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Microsoft Wins US Court Nod to Buy Activision in FTC Loss

Microsoft Wins US Court Nod to Buy Activision in FTC Loss
The Microsoft logo on a smartphone arranged in the Brooklyn borough of New York, US, on Monday, May 16, 2023. Microsoft Corp.'s $69 billion takeover of Activision Blizzard Inc. won European Union approval, putting the bloc at odds with its UK and US counterparts. Photographer: Gabby Jones/Bloomberg

Microsoft Corp. won a court’s okay to move forward with its $69 billion deal to buy Activision Blizzard Inc., defeating an effort by the US Federal Trade Commission to block the largest ever gaming deal.

The decision by Judge Jacqueline Scott Corley in San Francisco means Microsoft could close its merger with Activision ahead of a July 18 deadline everywhere except for the UK, which vetoed the deal in May.

Microsoft has said it struck the deal to acquire Activision in order to add mobile games — an area where it has virtually no presence. Activision owns King, the maker of Candy Crush. The combination will vault Microsoft to the No. 3 slot among global video-game companies behind China’s Tencent Holdings Ltd., the publisher of League of Legends, and game console rival Sony Corp., Microsoft had said.

Activision rose as much as 6% on the news, and was trading up 4.4% to $86.31 at 11:08 a.m. in New York. Microsoft fell less than 1% to $330.06.

“We’re grateful to the court in San Francisco for this quick and thorough decision and hope other jurisdictions will continue working towards a timely resolution,” Microsoft President Brad Smith said. “As we’ve demonstrated consistently throughout this process, we are committed to working creatively and collaboratively to address regulatory concerns.”

Activision said the deal will benefit consumers and workers.

The merger “will enable competition rather than allow entrenched market leaders to continue to dominate our rapidly growing industry,” Activision Chief Executive Officer Bobby Kotick said.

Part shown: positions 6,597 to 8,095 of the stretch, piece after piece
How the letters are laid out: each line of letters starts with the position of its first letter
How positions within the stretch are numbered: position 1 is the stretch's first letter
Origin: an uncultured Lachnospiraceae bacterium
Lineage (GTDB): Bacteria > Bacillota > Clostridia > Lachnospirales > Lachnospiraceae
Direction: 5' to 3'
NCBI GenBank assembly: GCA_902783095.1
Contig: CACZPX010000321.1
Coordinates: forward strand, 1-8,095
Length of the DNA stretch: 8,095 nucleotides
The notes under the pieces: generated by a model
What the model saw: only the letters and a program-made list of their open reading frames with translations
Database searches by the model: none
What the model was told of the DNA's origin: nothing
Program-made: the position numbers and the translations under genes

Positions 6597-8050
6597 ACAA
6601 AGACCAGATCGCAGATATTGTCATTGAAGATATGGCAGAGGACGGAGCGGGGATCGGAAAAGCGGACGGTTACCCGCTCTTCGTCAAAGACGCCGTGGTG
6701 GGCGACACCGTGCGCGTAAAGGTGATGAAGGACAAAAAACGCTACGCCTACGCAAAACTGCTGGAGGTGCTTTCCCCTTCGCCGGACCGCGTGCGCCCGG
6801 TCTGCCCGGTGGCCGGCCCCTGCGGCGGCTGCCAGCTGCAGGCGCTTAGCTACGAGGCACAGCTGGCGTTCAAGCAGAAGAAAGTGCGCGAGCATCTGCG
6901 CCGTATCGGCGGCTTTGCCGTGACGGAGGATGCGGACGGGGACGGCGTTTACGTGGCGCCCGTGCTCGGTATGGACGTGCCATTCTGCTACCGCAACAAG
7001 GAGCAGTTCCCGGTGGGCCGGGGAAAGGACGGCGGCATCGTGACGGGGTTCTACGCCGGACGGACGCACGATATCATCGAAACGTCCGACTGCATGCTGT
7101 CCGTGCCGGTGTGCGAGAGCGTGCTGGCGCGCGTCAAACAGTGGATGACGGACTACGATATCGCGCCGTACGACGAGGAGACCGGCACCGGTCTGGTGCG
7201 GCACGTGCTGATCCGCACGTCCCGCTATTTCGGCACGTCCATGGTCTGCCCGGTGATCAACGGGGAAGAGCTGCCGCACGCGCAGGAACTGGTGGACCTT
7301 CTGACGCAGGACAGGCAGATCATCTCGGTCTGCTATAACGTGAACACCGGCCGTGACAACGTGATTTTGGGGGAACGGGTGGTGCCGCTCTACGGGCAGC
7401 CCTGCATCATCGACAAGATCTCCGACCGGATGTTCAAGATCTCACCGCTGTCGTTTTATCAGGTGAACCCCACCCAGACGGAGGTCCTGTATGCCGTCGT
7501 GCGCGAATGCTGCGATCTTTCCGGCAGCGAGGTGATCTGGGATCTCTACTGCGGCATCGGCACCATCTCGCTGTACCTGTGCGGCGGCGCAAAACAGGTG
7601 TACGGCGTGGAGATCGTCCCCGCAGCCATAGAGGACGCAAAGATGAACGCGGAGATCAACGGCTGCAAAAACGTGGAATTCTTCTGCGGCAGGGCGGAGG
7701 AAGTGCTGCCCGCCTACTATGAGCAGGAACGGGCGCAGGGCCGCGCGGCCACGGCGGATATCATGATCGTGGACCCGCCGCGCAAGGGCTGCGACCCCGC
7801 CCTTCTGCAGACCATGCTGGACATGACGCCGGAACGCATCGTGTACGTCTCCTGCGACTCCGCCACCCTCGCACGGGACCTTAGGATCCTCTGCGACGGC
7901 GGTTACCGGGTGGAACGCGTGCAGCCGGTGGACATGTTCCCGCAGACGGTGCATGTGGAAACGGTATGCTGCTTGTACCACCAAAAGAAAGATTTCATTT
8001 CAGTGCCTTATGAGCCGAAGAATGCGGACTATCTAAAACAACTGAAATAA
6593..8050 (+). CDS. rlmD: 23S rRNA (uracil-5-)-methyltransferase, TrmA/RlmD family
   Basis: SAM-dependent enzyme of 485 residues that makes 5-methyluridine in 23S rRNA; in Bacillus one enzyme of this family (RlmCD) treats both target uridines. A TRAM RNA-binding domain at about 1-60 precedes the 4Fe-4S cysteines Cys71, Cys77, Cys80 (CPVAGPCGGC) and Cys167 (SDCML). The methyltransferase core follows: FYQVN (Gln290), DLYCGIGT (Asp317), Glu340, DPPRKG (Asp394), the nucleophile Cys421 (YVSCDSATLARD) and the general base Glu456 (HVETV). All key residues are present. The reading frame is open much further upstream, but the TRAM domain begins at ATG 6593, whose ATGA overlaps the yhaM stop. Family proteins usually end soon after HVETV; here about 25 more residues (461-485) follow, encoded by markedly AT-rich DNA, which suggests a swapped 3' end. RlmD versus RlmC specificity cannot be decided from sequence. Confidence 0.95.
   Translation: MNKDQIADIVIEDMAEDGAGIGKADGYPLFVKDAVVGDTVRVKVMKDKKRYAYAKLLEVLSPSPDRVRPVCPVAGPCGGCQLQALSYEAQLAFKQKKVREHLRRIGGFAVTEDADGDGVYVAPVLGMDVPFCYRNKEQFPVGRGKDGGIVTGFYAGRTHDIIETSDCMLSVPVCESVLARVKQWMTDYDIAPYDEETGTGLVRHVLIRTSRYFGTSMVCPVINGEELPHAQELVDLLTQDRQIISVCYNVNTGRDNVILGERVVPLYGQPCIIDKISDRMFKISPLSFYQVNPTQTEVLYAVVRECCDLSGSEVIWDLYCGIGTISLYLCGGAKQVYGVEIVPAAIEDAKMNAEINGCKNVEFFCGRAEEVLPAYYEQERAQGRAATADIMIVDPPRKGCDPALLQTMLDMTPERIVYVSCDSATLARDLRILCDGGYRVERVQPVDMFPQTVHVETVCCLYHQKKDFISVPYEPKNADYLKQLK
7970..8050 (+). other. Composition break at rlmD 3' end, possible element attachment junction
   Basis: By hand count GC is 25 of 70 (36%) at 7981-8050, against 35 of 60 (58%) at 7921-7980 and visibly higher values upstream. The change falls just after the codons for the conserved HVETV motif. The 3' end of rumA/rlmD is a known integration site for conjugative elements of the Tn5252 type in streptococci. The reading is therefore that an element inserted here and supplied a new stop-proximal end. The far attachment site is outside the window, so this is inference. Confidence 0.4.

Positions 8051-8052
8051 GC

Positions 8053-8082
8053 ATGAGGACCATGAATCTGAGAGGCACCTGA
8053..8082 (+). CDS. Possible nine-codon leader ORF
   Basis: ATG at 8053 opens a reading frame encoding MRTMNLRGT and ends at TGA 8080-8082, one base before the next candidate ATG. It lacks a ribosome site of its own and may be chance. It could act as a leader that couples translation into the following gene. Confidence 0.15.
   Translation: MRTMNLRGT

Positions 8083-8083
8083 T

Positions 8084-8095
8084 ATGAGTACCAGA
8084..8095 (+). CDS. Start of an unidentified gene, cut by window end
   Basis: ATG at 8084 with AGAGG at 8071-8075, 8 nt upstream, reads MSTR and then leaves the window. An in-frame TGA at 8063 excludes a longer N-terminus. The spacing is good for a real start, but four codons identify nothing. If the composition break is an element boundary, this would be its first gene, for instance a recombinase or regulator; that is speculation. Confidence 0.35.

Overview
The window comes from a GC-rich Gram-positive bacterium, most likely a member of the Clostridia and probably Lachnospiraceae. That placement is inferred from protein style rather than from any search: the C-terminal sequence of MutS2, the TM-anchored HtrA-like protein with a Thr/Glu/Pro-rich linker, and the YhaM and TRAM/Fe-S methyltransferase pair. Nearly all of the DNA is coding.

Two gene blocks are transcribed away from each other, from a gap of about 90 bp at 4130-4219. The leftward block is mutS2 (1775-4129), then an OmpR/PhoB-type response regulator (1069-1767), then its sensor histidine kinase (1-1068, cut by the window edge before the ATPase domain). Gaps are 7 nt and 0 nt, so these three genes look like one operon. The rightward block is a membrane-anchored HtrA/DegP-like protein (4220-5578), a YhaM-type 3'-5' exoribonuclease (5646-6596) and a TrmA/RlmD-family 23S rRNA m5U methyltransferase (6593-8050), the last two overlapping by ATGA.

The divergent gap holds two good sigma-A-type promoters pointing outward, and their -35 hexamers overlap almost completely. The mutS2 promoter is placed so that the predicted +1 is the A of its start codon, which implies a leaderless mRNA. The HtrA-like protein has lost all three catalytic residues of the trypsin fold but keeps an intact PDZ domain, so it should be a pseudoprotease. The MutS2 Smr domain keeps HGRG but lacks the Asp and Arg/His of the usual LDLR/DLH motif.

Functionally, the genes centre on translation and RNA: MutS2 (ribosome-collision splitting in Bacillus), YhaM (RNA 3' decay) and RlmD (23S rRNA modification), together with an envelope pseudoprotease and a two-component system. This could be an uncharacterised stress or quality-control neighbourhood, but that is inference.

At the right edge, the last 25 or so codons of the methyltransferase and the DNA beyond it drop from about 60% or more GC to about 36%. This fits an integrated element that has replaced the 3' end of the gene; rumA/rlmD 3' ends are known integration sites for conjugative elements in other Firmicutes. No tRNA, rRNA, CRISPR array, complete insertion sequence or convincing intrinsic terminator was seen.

“We are disappointed in this outcome given the clear threat this merger poses to open competition in cloud gaming, subscription services, and consoles. In the coming days we’ll be announcing our next step to continue our fight to preserve competition and protect consumers,” FTC spokesman Douglas Farrar said in an email.

In a decision, Scott Corley denied the FTC’s preliminary injunction, which sought to block the deal on the grounds it would harm gamers. At a June hearing, the FTC argued Microsoft’s acquisition of Activision would harm competition since the combined company would have an incentive to withhold key titles, like top-selling shooter game Call of Duty, from rival consoles and subscription services.

The lawsuit was part of an effort by FTC Chair Lina Khan to more aggressively police mergers, particularly those by the biggest tech platforms. Since President Joe Biden appointed her to helm the agency in June 2021, the FTC has killed mergers between Lockheed Martin Corp. and Aerojet Rocketdyne Holdings Inc. as well as Nvidia Corp.’s bid to buy SoftBank Group Corp.’s Arm.

Microsoft’s paltry mobile gaming presence will see a boost after the tech giant rolls in Activision Blizzard’s Candy Crush and Call of Duty Mobile. Mobile gaming is the fastest-growing segment of the gaming industry and is valued at $92 billion — half of the global gaming market, according to analytics firm NewZoo.

However, critics have concerns that Microsoft will use its new leverage to disadvantage competitors like Sony by decreasing access to its blockbuster titles or publishing more games exclusively to Xbox and PC.


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